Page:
The Government of Canada has released its official response to the House of Commons Standing Committee on Industry, Science and Technology's report on Canada's anti-spam legislation (commonly referred to as "CASL") entitled Canada's Anti-Spam Legislation: Clarifications are in Order.

The report (discussed in our bulletin "CASL Statutory Review: Further Clarification Required") recommended, among other things, that the Government clarify certain aspect of CASL, in particular:

• the types of messages that are considered “commercial electronic messages” and how administrative, transactional and business-to-business messages are to be treated;

• the provisions pertaining to “express consent” and “implied consent”; and

• how CASL applies to charities and non-profit organizations.

The report also recommended that clarification of the above matters should be a precondition to the coming into force of the private right of action, along with an investigation into whether any award of damages for breach of CASL should be based on proof of tangible harm.

The Government's response to the committee's recommendations was largely non-committal – citing its intent "to work closely with stakeholders to identify ways to improve the areas that are the object of the Committee's recommendations". Indeed, even the most straight-forward and benign recommendation – that a user-friendly short-form name be adopted for CASL – was met with a commitment only to "assess the benefits versus the costs and potential risks of adopting a new short title for the Act".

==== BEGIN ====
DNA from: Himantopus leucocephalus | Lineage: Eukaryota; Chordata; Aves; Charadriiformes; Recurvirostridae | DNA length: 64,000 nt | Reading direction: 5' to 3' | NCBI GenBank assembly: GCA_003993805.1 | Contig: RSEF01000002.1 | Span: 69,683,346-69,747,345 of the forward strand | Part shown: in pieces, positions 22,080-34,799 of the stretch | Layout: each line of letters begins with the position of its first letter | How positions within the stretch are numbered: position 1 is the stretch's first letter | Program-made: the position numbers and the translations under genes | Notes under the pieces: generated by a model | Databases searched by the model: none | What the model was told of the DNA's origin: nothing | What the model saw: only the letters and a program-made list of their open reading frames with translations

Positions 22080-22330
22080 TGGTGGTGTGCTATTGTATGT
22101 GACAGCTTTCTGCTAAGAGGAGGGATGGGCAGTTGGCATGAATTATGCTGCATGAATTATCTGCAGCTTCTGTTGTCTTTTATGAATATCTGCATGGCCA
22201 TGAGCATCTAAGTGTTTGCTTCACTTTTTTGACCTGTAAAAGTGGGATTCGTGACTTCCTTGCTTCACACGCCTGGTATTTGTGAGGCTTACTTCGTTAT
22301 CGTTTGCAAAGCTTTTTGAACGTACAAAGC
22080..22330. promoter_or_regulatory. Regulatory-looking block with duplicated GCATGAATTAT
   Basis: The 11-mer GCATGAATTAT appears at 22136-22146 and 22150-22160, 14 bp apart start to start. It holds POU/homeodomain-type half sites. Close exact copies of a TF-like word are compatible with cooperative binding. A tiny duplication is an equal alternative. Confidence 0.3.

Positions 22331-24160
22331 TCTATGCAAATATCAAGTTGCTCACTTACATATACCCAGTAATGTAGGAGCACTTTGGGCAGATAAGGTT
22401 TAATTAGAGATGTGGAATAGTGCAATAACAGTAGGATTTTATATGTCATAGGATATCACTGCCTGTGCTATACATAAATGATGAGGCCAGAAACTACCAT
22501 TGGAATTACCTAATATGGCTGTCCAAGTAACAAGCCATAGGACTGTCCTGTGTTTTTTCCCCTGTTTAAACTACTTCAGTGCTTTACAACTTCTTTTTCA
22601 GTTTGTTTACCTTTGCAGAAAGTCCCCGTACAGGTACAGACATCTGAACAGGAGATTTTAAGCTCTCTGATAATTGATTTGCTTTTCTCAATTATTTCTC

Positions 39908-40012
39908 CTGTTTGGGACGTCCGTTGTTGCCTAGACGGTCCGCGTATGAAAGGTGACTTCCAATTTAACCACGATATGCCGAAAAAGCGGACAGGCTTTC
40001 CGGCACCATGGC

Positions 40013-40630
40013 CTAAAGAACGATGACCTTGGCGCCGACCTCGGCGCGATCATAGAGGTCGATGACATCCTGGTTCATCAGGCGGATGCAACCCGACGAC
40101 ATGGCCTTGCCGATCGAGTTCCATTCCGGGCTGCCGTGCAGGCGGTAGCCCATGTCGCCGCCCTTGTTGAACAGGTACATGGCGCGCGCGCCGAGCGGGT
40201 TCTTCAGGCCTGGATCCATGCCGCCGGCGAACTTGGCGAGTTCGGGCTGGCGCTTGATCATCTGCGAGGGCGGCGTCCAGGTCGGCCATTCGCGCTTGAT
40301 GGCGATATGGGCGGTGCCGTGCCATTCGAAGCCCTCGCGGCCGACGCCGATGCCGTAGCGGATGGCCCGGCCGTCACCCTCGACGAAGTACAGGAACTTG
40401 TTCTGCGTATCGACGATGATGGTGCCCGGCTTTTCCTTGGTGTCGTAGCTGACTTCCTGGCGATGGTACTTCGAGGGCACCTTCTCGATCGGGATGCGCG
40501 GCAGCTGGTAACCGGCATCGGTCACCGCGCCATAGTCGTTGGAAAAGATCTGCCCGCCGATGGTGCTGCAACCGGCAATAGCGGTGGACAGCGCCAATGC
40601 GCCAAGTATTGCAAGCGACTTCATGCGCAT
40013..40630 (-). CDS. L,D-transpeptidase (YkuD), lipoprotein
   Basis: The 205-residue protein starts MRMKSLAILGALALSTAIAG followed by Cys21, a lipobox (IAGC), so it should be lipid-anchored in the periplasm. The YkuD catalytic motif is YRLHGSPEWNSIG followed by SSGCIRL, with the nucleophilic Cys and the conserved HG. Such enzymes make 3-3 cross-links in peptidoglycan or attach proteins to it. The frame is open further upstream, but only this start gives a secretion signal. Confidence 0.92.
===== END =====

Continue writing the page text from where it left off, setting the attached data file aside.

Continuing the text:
One interesting aspect of the Government's response is that it entertains the possible coming into force of the private right of action, which is one of the most contentious aspects of CASL. The Government stated that it would investigate the impact of implementing the private right of action, and would "consider options for its implementation, including whether awards of damages should be based on proof of tangible harm." Clearly, the private right of action is still under consideration, despite its coming into force being suspended indefinitely in June, 2017. This may come as a surprise to some who assumed that the private right of action was essentially dead. To the contrary, businesses must still be prepared for the possibility of increased exposure to liability for even inadvertent violations of CASL.

Another interesting aspect of the Government's response is its general agreement that the Canadian Radio-Television and Telecommunications Commission should look at how it can be more transparent in its methods, investigations, and determinations of penalties, as well as on the collection and dissemination of data on consumer complaints and spamming trends. Any resulting increase in transparency will be a welcome development for those who are working to assess and mitigate their exposure.

While the Government's response makes no promises, it is nonetheless revealing. Of the 13 recommendations, the Government indicated that it agreed with six, and did not object to the remainder. We could see new developments (including new guidance materials) and potential amendments to CASL in the future.

For further reading regarding CASL compliance considerations, see the Fasken CASL Survey Report "Bridging the Gaps in Understanding and Compliance"(PDF).